Being a nineties young adult necessarily meant being an eighties child and a seventies baby. As a seventies baby, my young mind absorbed the earthy seventies lifestyle, which involved shopping at health food stores. Some of my earliest memories contain snapshots of the original Nature’s grocery in Portland, of the enormous bulk bins filled with nuts and raw honey. The remembered smell of my dad’s fresh-baked granola, made with Nature’s honey, oats, and roasted nuts, brings tears to my eyes. These early visits impressed an ideal of grocery shopping, as well as eating, on my soul, such that Wal Mart is anathema to me in its mode of low quality food, staleness, and warehouse chic. For contrast, I could wax poetic about Wal Mart’s complete opposite, outdoor marketplaces–of which, Nature’s was not. But at least Nature’s was an attempt at progression toward a regressive notion of fresh food and community.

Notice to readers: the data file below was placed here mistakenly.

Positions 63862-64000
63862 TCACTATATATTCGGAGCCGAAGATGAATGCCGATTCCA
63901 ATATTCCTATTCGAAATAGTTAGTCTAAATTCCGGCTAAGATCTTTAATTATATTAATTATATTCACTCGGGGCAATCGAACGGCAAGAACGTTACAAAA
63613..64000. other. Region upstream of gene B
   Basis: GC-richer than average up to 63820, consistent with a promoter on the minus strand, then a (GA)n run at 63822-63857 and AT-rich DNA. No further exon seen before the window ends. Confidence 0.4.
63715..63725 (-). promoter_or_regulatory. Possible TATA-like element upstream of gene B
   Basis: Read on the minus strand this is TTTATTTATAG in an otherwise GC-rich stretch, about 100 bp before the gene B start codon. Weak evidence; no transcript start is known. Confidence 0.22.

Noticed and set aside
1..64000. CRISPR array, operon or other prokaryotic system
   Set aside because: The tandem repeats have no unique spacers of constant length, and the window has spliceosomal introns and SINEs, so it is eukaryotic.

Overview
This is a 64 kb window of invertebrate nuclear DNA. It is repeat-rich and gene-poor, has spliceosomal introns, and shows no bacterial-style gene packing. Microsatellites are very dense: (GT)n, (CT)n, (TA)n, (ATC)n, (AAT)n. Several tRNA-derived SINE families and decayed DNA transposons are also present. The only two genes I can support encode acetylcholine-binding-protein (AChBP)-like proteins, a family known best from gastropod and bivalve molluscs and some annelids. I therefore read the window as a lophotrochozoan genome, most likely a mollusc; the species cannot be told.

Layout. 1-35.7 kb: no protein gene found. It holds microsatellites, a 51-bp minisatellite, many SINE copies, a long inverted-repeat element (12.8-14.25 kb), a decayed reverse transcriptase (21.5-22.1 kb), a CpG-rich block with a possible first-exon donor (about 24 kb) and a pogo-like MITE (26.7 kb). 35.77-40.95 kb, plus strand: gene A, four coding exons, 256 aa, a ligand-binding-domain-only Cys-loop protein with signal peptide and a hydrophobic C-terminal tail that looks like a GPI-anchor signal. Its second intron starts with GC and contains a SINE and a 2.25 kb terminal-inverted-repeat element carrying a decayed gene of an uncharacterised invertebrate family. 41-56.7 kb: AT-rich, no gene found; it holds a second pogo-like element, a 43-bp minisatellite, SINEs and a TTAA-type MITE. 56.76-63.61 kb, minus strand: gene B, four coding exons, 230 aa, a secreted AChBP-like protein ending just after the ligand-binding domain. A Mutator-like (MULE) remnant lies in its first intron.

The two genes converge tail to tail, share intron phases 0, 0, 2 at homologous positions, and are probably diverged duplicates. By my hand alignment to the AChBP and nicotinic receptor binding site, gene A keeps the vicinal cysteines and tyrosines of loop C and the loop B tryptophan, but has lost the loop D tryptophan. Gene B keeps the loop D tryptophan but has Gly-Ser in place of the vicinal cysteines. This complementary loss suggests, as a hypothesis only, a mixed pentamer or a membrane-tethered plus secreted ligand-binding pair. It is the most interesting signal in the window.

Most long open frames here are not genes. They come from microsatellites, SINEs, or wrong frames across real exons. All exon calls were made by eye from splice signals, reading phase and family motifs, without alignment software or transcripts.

At some point in the nineties, Nature’s sold out to the GNC, which then sold out to Wild Oats, which then sold out to Whole Foods. Whole Foods, although adequate for purchasing organic produce, is a greener version of Wal Mart with (occasionally) healthier food options on the store shelves. Whole Foods is a corporation without a soul that doesn’t often stock local produce. I don’t trust them. When they claim to avoid GMOs, I sniff in disgust. If they wanted to rid their shelves of Franken-foods, they would test products and refuse to stock brands with GM ingredients. Any product containing canola, soy, or corn would be suspect.
If you’re wondering whether this drift in thought has anything to do with coffee and my childhood, then the answer is yes. Corporations have overtaken the homegrown health food stores of my youth, as well as local coffee shops, and re-branded them with shiny green paint and ink meant to trigger fluffy feelings of health and nature in the minds of customers, rather than the lack of feelings triggered by sterility and soullessness. I’d be willing to bet money that the Whole Foods manipulation extends to their website: Go look and see how many shades of green they use. [I checked this for myself. Yes, green, green everywhere. The blog is virtually unreadable because of the green background set with white lettering. Squinting at their gloating posts makes me feel as if I’m loping through a meadow! Um, no it doesn’t.]